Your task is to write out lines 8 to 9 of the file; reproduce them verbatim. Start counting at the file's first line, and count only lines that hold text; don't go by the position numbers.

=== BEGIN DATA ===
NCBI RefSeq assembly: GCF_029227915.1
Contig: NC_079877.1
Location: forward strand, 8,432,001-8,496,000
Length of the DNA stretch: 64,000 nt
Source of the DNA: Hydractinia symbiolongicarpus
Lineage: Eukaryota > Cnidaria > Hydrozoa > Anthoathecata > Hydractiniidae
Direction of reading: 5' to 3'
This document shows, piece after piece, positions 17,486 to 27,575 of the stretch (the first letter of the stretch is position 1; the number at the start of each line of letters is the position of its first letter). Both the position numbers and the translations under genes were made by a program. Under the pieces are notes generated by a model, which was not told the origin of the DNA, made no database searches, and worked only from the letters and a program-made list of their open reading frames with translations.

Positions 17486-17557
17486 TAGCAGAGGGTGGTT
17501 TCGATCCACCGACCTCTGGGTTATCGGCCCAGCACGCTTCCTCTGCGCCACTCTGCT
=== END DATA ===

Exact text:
This document shows, piece after piece, positions 17,486 to 27,575 of the stretch (the first letter of the stretch is position 1; the number at the start of each line of letters is the position of its first letter). Both the position numbers and the translations under genes were made by a program. Under the pieces are notes generated by a model, which was not told the origin of the DNA, made no database searches, and worked only from the letters and a program-made list of their open reading frames with translations.

Positions 17486-17557